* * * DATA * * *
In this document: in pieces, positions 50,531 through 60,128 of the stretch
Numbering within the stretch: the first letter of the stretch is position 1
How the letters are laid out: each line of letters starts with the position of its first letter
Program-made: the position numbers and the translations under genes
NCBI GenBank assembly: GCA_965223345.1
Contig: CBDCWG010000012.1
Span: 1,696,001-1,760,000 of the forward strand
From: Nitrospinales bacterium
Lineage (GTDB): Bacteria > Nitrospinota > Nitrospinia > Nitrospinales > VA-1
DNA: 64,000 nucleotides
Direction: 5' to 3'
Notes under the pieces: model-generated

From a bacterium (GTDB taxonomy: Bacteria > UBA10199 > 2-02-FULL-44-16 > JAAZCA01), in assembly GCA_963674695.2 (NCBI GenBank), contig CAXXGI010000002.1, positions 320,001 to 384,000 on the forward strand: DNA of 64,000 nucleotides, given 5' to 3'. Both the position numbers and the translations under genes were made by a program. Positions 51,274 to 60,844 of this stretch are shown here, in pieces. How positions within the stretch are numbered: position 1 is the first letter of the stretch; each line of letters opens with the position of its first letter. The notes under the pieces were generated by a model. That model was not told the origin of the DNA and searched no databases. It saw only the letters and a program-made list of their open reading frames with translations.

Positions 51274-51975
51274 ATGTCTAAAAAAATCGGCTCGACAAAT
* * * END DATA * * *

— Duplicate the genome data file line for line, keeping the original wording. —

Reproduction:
In this document: in pieces, positions 50,531 through 60,128 of the stretch
Numbering within the stretch: the first letter of the stretch is position 1
How the letters are laid out: each line of letters starts with the position of its first letter
Program-made: the position numbers and the translations under genes
NCBI GenBank assembly: GCA_965223345.1
Contig: CBDCWG010000012.1
Span: 1,696,001-1,760,000 of the forward strand
From: Nitrospinales bacterium
Lineage (GTDB): Bacteria > Nitrospinota > Nitrospinia > Nitrospinales > VA-1
DNA: 64,000 nucleotides
Direction: 5' to 3'
Notes under the pieces: model-generated

From a bacterium (GTDB taxonomy: Bacteria > UBA10199 > 2-02-FULL-44-16 > JAAZCA01), in assembly GCA_963674695.2 (NCBI GenBank), contig CAXXGI010000002.1, positions 320,001 to 384,000 on the forward strand: DNA of 64,000 nucleotides, given 5' to 3'. Both the position numbers and the translations under genes were made by a program. Positions 51,274 to 60,844 of this stretch are shown here, in pieces. How positions within the stretch are numbered: position 1 is the first letter of the stretch; each line of letters opens with the position of its first letter. The notes under the pieces were generated by a model. That model was not told the origin of the DNA and searched no databases. It saw only the letters and a program-made list of their open reading frames with translations.

Positions 51274-51975
51274 ATGTCTAAAAAAATCGGCTCGACAAAT